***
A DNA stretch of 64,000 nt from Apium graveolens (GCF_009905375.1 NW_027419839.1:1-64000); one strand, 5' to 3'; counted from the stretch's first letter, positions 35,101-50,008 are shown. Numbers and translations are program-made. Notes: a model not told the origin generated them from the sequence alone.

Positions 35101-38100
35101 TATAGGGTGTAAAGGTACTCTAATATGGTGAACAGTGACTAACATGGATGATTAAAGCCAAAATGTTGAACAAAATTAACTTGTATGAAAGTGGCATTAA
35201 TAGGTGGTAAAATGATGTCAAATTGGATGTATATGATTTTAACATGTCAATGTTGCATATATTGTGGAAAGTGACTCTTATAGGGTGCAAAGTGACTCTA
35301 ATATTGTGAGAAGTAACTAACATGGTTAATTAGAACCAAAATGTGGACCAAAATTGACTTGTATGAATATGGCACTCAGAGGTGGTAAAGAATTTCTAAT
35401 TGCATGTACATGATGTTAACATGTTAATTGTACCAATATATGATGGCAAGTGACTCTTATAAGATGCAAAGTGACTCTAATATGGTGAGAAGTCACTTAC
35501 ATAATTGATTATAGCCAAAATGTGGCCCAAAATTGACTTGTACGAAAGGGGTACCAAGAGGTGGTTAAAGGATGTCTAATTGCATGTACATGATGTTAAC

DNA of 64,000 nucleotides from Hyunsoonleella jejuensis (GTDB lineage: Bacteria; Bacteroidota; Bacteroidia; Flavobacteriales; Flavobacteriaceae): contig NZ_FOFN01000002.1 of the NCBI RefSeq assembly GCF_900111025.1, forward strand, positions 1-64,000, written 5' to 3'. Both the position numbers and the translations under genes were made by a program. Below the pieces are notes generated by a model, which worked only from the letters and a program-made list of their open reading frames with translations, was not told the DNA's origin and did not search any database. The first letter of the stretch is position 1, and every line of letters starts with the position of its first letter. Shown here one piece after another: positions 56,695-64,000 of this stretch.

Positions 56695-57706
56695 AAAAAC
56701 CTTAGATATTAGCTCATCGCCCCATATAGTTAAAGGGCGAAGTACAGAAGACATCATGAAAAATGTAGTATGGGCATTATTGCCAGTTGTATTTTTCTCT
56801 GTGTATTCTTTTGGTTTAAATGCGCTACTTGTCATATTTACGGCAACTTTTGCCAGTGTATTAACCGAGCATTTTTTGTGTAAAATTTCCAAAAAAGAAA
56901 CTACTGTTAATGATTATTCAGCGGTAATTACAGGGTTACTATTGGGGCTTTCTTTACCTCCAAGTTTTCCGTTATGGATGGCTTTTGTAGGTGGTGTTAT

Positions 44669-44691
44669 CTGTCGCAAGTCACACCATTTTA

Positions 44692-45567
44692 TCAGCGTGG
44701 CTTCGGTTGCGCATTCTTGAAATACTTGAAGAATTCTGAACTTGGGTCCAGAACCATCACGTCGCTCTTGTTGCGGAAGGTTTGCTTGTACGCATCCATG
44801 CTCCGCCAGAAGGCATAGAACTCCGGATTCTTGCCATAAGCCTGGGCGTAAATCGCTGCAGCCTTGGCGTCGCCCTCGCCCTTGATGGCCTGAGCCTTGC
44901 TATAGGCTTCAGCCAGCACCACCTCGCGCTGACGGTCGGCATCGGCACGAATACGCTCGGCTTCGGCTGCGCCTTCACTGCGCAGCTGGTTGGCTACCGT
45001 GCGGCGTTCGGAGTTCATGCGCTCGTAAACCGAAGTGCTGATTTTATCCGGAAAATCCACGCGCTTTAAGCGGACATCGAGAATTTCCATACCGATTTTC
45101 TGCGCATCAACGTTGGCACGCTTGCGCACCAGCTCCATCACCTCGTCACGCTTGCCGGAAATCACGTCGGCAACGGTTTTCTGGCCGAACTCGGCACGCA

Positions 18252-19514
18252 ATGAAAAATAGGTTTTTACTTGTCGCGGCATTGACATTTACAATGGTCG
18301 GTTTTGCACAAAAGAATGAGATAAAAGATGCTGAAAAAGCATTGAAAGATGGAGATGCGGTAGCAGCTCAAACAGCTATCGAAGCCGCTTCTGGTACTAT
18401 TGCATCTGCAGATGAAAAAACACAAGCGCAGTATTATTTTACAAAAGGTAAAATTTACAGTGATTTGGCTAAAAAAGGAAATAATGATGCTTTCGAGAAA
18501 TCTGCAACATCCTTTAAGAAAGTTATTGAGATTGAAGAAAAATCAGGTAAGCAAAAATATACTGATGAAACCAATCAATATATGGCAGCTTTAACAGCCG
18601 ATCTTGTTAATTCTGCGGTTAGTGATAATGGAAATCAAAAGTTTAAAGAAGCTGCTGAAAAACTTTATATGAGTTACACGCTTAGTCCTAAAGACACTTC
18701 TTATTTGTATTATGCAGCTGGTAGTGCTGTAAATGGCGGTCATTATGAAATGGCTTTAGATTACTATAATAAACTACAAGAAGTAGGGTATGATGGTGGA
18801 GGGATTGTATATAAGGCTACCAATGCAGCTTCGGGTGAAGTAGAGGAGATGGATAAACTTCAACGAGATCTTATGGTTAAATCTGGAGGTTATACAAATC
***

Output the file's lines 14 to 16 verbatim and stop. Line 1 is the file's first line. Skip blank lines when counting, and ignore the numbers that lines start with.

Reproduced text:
Positions 44669-44691
44669 CTGTCGCAAGTCACACCATTTTA

Positions 44692-45567